Botanical: Arnica montana (LINN.)
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---Cultivation---Arnica thrives in a mixture of loam, peat, and sand. It may be propagated by root division or from seed. Divide in spring. Sow in early spring in a cold frame, and plant out in May.
The flowers are collected entire and dried, but the receptacles are sometimes removed as they are liable to be attacked by insects.
The root is collected in autumn after the leaves have died down.
---Constituents---A bitter yellow crystalline principle, Arnicin, and a volatile oil. Tannin and phulin are also present. The flowers are said to contain more Arnicin than the rhizome, but no tannin.
---Medicinal Action and Uses---In countries where Arnica is indigenous, it has long been a popular remedy. In the North American colonies the flowers are used in preference to the rhizome. They have a discutient property. The tincture is used for external application to sprains, bruises, and wounds, and as a paint for chilblains when the skin is unbroken. Repeated applications may produce severe inflammation. It is seldom used internally, because of its irritant effect on the stomach. Its action is stimulant and diuretic, and it is chiefly used in low fevers and paralytie affections.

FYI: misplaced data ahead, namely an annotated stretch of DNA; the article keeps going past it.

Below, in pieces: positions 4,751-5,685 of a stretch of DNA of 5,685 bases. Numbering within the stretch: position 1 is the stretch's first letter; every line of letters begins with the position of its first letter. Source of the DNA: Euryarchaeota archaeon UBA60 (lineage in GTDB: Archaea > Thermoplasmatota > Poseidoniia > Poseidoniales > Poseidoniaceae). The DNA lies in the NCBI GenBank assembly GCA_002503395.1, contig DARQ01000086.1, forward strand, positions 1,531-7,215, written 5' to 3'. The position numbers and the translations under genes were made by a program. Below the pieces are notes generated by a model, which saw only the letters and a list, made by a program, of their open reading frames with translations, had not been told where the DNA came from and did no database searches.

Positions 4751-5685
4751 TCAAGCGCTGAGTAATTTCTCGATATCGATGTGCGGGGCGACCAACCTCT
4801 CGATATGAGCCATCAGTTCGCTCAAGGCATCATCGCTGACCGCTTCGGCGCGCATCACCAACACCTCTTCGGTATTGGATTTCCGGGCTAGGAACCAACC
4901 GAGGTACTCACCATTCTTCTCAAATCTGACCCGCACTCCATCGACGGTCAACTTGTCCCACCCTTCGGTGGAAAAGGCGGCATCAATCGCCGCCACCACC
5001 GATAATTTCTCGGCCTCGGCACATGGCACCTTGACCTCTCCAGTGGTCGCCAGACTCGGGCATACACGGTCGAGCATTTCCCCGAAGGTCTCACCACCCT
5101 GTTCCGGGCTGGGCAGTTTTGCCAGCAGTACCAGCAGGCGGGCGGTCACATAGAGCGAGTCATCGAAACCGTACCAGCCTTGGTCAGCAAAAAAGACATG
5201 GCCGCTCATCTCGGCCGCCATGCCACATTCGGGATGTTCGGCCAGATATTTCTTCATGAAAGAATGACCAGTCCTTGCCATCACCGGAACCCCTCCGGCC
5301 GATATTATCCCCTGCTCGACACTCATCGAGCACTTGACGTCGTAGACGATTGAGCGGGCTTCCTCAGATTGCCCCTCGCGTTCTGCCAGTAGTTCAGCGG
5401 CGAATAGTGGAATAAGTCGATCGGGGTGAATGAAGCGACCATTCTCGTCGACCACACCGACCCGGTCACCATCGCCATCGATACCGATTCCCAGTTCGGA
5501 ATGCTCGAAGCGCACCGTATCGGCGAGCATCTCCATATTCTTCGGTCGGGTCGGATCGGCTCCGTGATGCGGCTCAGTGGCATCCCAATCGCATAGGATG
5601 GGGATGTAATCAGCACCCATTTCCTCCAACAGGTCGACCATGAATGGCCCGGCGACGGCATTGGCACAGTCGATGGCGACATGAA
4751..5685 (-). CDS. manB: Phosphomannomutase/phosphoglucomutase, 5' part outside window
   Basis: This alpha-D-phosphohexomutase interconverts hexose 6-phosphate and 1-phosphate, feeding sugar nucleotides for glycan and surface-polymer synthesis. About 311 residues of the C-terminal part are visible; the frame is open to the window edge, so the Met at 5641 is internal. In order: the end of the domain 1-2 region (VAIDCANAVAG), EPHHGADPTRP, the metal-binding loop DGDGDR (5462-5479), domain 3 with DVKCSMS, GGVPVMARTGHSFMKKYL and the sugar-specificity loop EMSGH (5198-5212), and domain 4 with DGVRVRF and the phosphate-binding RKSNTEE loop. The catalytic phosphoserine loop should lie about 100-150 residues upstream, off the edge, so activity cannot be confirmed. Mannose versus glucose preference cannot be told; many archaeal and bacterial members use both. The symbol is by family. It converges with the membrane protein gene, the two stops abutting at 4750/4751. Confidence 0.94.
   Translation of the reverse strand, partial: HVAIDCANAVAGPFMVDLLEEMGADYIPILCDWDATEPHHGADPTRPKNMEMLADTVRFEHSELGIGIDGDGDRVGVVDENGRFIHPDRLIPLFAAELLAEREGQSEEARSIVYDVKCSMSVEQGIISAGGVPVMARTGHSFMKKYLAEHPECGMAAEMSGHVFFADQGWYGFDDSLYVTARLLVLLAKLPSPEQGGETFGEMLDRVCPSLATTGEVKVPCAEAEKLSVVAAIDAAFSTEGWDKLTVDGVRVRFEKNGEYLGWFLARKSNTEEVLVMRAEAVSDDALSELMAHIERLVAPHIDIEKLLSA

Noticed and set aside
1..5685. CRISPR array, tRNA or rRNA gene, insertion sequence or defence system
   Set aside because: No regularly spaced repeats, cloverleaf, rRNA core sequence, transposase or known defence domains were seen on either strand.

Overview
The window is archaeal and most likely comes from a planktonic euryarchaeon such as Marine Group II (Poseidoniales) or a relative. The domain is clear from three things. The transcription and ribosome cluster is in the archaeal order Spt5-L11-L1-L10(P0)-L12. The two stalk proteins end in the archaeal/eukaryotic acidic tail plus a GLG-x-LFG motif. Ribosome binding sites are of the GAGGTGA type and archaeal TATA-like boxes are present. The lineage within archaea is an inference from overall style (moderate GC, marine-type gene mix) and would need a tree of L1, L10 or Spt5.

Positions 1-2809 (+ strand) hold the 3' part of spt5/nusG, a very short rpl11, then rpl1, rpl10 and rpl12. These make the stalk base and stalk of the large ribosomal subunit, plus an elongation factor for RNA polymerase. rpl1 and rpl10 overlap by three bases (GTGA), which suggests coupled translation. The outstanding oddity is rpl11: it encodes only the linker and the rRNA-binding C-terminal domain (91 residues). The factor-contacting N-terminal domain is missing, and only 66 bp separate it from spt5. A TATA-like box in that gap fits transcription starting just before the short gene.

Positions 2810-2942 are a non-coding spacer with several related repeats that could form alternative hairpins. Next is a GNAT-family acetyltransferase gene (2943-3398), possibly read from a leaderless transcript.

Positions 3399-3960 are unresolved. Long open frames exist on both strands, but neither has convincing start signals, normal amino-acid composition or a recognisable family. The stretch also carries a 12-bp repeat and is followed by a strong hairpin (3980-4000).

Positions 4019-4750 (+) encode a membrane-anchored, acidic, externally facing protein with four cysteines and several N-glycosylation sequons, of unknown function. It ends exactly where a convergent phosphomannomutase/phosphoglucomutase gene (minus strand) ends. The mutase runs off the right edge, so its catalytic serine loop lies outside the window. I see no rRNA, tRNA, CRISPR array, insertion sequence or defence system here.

Arnica flowers are sometimes adulterated with other composite flowers, especially Calendula officinalis, Inula brittanica, Kragapogon pratensis, and Scorzonera humilis.
A homoeopathic tincture, X6, has been used successfully in the treatment of epilepsy; also for seasickness, 3 X before sailing, and every hour on board till comfortable.
For tender feet a foot-bath of hot water containing 1/2 oz. of the tineture has brought great relief. Applied to the scalp it will make the hair grow.
Great care must be exercised though, as some people are particularly sensitive to the plant and many severe cases of poisoning have resulted from its use, especially if taken internally.
British Pharmacopoeia Tincture, root, 10 to 30 drops. United States Pharmacopoeia Tincture, flowers, 10 to 30 drops.